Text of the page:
Image: Getty Images / Tina Tiller
Image: Getty Images / Tina Tiller

SportsMay 29, 2024

The complicated path to Olympic selection, explained

Image: Getty Images / Tina Tiller
Image: Getty Images / Tina Tiller

Approximately 200 New Zealand athletes will head to the Olympics in Paris in July. While they’ve worked hard to have a shot at their Olympic dream, other athletes miss out. Zoe George looks at what separates the chosen ones from the also-rans.

I’m really good at sport and would love to compete in the Olympics. Do I just fill out an expression of interest?

If only it was that easy!

Here’s how it actually works: each Olympic sport has different qualifying criteria set by its international federation (IF). Each sport gets a “quota”, or number of athletes they can send to the Games.

Let’s use athletics as an example. There are two qualification pathways. Approximately 50% of places are given to athletes who meet entry standards – including achieving various metrics/times – at World Athletics events, and the remaining places are given to those with world rankings during the “qualification period”.

Also, only three athletes from each discipline can be entered by their national Olympic committee. So you might reach the IF criteria but if there are three other athletes in your discipline from New Zealand who are better than you, bad luck.

Rowing Women’s Four Kerri Williams, Davina Waddy, Jackie Gowler and Phoebe Spoors at a pre-Olympics event on February 27, 2024. (Photo: Michael Bradley/Getty Images for NZOC)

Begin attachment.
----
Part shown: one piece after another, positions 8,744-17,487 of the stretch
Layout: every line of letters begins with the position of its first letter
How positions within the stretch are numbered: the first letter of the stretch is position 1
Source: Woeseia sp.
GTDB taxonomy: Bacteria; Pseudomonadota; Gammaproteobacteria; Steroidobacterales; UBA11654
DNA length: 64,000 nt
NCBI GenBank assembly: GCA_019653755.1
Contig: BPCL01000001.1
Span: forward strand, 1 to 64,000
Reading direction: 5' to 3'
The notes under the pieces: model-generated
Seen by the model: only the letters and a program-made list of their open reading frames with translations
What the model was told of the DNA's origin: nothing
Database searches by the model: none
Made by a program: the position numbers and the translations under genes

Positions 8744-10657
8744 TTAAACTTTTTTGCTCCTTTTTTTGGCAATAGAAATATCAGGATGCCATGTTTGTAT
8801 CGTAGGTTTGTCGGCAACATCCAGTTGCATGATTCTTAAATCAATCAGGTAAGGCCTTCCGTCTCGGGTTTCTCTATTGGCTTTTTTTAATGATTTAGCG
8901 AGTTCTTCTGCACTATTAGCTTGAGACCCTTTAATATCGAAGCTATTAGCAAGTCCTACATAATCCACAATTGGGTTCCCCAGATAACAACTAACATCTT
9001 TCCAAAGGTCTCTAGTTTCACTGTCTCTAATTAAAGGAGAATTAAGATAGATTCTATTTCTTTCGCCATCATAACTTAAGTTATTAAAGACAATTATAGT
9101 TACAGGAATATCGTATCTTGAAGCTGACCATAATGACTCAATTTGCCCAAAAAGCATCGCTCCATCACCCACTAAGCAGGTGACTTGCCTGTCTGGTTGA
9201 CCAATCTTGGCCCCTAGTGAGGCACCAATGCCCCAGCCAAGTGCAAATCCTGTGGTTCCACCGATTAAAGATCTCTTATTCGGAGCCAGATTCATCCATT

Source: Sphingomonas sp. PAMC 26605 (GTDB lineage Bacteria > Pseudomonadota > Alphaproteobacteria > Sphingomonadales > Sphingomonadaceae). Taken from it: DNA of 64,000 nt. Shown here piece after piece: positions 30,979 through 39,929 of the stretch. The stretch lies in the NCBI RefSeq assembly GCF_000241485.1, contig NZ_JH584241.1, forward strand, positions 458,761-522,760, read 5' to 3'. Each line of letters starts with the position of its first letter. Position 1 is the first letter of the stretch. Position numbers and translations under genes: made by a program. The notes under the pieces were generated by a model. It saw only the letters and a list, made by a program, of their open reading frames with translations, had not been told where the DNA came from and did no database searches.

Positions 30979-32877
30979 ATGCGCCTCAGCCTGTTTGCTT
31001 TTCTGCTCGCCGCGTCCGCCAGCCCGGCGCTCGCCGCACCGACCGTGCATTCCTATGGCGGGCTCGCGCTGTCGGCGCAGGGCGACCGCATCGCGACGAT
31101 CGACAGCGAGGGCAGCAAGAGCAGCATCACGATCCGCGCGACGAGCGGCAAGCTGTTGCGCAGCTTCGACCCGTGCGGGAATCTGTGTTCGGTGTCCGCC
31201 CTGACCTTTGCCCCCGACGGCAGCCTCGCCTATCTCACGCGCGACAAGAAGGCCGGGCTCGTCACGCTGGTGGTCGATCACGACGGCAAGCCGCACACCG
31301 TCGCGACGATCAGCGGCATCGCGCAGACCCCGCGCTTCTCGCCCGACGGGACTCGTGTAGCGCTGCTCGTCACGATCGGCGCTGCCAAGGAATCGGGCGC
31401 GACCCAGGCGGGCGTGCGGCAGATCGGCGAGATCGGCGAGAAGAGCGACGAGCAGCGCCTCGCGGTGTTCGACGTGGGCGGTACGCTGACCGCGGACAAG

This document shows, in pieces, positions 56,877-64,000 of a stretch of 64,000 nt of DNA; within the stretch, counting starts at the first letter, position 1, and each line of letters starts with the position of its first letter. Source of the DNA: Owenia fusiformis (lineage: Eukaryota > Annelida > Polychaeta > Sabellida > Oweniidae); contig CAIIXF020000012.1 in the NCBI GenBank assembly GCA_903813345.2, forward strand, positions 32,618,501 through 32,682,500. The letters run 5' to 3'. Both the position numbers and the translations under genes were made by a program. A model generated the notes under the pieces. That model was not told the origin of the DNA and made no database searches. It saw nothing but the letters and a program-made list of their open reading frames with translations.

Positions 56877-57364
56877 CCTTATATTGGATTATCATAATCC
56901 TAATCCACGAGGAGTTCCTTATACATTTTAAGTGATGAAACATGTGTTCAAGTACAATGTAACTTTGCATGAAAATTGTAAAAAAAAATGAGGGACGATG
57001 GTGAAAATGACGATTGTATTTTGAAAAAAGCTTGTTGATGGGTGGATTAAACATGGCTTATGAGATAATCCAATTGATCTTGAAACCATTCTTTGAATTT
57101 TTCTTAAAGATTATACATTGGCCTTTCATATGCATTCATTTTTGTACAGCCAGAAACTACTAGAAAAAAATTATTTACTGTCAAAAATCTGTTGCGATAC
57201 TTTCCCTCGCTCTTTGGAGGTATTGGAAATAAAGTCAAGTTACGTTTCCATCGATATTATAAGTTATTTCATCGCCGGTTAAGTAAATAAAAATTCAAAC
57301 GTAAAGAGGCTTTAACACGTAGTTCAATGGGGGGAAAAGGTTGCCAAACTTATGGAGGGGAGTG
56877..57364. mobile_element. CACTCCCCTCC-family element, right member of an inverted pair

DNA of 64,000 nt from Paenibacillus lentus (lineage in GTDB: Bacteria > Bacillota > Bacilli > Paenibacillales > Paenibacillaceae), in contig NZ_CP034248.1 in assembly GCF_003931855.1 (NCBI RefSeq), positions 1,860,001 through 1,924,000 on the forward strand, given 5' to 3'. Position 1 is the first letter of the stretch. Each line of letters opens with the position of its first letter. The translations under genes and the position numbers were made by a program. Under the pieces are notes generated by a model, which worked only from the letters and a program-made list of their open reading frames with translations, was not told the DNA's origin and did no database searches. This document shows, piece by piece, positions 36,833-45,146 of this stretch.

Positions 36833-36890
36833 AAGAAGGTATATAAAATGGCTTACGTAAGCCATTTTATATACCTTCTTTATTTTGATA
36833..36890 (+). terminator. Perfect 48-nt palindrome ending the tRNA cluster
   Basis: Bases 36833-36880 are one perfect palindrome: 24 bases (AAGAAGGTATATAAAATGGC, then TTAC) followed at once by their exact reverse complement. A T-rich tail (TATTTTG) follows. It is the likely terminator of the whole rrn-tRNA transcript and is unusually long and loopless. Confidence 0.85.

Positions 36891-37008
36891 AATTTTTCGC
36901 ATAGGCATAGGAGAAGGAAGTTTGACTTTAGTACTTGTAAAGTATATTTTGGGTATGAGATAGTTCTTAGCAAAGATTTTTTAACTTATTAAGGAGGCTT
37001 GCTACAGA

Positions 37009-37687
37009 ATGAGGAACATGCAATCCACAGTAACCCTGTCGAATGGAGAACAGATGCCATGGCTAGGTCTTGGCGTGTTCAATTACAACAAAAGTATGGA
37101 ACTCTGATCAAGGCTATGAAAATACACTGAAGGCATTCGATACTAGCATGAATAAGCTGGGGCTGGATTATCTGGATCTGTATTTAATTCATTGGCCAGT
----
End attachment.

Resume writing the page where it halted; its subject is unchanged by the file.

Am I more likely to get to the Olympics playing a team sport or an individual event?

This is an incredibly complex question and a tough one to answer.

You have to be an excellent athlete in your own right to secure any place, in any sport at the Games. The vast majority of the 32 sports in Paris are individual sports, some with a certain “team” element – think the 4 x 200m freestyle relay in swimming or the coxless four in rowing.

Other team sports include handball, hockey, football, basketball 3×3 and rugby sevens. Thanks to the growing popularity of the last three in Aotearoa, you’re competing with lots of other athletes for the coveted spots. But once you’re in the team, there’s less pressure on meeting individual standards.

I’ve met the IF criteria, and I’m the best athlete in my sport in NZ. Can I go now?

No. You need to be “nominated” by your sport to the New Zealand Olympic Committee for consideration, and you have to meet additional NZOC standards too.

For individual athletes – or in sports where athletes compete together in a relay, pairs, etc – along with meeting IF standards, you must also be capable of achieving a top 16 place at the Games, with the potential of gaining an Olympic Diploma (top eight), and have a track record that demonstrates you will be competitive.

Even if you don’t meet the last two criteria, you can still be selected at the NZOC’s discretion if you will have a positive impact on another athlete’s chances at a medal – for example, Caitlin Deans and Laticia-Leigh Transom have been added to the women’s 4 x 200m freestyle relay supporting Erika Fairweather and Eve Thomas. You can also achieve selection if you will likely place in the top eight at the Los Angeles Olympics in 2028.